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Trails to Oishii Tokyo

Trails to Oishii Tokyo

TRAILS TO OISHII TOKYO (formerly called Trails to Tsukiji) takes an in-depth look at Japanese food available at Tokyo's iconic market, where every kind of fresh food, from seafood to produce, is gathered from around the country. The program traces unique Japanese foods from the market back to their original source. Past episodes included: "Abalone," called "the treasure of the sea" in Japan; "Oysters," which the Japanese have been eating for 4,000 years; and "Green Tea," the country's popular beverage of choice.

Latest Episodes

Aji

Today we focus on Aji, or horse mackerel, one of Japan's most popular types of fish due to it being both delicious and economical. Seki-aji is a rare fish caught in the tides of the narrow straits of Kyushu known for its outstanding umami. Experienced fishermen must read the tide and rely on their intuition. Our reporter goes out to fish with one such expert, and also visits a high-class sushi restaurant to learn about Aji sushi preparation methods that vary according to fish size.

Anago, or white spotted conger, has maintained its beloved status among the Japanese for over 3 centuries. Summer is the prime season for this vitamin-rich and high-protein snake-like fish prized as the perfect remedy for summer fatigue. Anago also plays an integral role in the refinement of the nation's most iconic dishes -sushi and tempura. Together, let's explore the allure of Anago by learning about its unique trapping method using pipes, and taste a variety of traditional Anago dishes.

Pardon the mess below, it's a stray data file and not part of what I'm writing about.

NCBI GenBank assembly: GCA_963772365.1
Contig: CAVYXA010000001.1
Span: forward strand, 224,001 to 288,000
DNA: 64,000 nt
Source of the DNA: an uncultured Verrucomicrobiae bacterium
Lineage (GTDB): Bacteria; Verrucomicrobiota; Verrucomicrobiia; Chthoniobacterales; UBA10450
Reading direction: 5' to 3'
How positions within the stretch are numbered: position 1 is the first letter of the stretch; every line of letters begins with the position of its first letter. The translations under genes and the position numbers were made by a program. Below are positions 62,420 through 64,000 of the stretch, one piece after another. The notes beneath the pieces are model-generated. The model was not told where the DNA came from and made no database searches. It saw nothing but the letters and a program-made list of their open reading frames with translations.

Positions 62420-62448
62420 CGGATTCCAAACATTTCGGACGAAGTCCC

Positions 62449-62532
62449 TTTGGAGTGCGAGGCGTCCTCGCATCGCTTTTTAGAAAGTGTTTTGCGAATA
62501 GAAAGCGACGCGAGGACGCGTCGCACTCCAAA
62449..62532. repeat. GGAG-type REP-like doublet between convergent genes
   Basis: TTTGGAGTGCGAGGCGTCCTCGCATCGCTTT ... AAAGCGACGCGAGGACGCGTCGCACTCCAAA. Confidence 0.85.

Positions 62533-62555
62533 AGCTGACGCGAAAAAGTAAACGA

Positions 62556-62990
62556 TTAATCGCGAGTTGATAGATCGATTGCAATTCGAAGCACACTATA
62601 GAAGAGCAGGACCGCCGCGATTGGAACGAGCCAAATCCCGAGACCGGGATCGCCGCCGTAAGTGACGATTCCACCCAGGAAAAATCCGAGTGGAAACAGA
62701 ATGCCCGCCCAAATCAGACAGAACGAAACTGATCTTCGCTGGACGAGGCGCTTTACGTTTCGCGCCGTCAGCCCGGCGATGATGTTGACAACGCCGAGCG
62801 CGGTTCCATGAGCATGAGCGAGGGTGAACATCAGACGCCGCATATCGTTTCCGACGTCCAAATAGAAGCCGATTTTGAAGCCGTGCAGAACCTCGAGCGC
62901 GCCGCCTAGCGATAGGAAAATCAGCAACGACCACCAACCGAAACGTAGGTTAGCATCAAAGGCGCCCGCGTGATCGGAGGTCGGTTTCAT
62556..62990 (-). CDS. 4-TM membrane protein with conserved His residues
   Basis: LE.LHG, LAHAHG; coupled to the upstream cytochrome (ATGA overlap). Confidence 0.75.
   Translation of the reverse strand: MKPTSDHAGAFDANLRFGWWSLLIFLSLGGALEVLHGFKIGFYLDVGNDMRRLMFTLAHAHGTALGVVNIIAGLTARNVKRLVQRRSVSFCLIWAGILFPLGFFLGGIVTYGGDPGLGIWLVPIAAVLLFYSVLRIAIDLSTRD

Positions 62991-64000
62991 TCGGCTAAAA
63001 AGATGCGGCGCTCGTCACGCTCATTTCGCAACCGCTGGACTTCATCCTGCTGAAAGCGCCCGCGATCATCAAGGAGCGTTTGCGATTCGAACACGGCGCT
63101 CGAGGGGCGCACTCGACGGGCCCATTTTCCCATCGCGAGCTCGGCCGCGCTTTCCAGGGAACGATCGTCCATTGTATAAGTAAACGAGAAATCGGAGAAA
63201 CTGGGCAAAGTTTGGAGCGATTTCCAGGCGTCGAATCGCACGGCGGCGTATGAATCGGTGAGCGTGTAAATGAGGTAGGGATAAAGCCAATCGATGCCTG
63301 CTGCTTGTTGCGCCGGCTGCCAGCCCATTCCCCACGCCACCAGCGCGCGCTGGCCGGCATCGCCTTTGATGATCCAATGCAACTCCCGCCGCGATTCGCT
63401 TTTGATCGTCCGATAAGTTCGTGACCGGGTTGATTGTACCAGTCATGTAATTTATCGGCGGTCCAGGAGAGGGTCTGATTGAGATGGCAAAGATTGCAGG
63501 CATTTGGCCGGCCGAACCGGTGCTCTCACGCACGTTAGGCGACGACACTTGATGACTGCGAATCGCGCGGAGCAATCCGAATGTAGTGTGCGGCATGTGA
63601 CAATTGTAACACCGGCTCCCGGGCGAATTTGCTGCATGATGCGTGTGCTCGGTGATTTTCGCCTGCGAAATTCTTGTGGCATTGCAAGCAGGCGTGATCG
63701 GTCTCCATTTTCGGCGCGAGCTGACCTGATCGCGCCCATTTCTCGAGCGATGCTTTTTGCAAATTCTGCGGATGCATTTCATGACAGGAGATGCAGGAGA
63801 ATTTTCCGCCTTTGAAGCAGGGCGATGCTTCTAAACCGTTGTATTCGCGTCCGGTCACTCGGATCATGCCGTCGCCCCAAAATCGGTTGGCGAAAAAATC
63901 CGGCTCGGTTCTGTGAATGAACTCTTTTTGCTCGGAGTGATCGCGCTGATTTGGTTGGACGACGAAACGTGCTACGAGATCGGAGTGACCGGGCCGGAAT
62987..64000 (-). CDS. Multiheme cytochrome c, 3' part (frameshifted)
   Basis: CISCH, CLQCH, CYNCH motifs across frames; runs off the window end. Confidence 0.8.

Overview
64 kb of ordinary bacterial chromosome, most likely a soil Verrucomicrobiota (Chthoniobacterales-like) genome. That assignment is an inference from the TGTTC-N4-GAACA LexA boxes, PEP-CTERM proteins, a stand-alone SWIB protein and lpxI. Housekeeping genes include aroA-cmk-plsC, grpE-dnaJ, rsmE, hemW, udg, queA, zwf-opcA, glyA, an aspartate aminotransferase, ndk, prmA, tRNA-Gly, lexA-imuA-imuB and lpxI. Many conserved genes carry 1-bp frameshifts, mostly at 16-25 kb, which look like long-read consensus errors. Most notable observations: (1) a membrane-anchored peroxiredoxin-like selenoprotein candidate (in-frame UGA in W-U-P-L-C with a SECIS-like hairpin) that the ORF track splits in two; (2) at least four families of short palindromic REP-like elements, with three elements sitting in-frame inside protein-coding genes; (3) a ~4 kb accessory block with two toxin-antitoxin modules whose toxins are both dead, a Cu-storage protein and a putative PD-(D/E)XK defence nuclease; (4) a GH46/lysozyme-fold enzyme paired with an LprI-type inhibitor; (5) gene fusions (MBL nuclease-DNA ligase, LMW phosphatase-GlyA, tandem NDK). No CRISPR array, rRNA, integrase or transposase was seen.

Ayu

Japan's most beloved freshwater fish, the Ayu, or sweetfish in English, inhabits only the cleanest rivers in the country. Living on a diet of pure algae, the Ayu has a unique watermelon-like scent and a delicious flavor. Journey with us to the Ayu's beautiful natural habitat and discover how this so-called queen of the river is caught and prepared in a variety of local and modern dishes.

Our theme this time is the sweet red fruits that sparkle like rubies: cherries! In Japan, cherries are expensive, high-end fruits popular for gift-giving: one box can go for over 500 dollars. We visit Yamagata Prefecture, Japan's largest cherry-producing region, to see how its high-grade cherries are cultivated and selected. We also discover cherry-based desserts, French dishes and more.

The most appealing thing about Japanese corn is its fruit-like sweetness. Hokkaido Prefecture's large corn fields are home to many varieties, including one that's soft enough to eat raw, another with kernels as white as snow, and a flint corn with large, rich kernels. In addition, we showcase a popular cornbread which people line up for hours to get their hands on, unique French dishes that feature corn's sweetness and texture, and much more.

The Japanese are one of the world's largest egg consumers. Featured in sushi and sukiyaki, eggs are an indispensable ingredient in Japanese cuisine. Japan produces several thousand types of eggs with a wide spectrum of colors and taste, to be enjoyed both cooked and raw. This episode explores a poultry farm pursuing innovative safety measures, and tastes Japanese egg culture through Tamago-yaki omelets, a popular item among Tsukiji's tourists, and Tamago Kake-gohan, fresh steamed rice topped with raw egg.

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